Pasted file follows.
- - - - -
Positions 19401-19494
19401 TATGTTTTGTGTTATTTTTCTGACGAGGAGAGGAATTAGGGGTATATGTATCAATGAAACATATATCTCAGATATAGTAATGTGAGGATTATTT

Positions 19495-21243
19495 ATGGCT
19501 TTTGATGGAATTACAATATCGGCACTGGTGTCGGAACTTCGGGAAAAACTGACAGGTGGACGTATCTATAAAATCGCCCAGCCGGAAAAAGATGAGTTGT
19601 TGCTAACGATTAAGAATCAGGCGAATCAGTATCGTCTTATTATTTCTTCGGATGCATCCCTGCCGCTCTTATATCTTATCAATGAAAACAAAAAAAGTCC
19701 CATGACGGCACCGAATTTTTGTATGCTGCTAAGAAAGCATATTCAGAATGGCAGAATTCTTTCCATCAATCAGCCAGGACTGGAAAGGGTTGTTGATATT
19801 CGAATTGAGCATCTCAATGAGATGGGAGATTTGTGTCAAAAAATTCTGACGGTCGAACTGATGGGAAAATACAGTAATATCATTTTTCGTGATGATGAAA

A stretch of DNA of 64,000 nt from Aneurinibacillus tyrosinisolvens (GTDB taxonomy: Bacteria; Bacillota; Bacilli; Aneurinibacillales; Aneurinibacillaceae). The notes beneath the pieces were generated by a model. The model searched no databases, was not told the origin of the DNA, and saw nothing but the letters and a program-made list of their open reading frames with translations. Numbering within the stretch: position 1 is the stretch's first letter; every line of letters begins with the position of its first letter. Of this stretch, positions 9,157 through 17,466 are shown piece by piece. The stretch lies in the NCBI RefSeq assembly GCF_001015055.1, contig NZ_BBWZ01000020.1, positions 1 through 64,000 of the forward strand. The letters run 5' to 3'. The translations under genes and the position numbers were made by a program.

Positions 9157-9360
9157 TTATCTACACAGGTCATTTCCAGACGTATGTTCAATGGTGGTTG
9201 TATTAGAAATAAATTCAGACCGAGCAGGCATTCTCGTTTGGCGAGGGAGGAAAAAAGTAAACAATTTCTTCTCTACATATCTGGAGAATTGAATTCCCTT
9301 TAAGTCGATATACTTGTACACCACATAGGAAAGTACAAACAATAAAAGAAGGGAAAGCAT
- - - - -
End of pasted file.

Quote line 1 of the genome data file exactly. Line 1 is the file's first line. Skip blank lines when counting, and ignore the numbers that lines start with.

Positions 19401-19494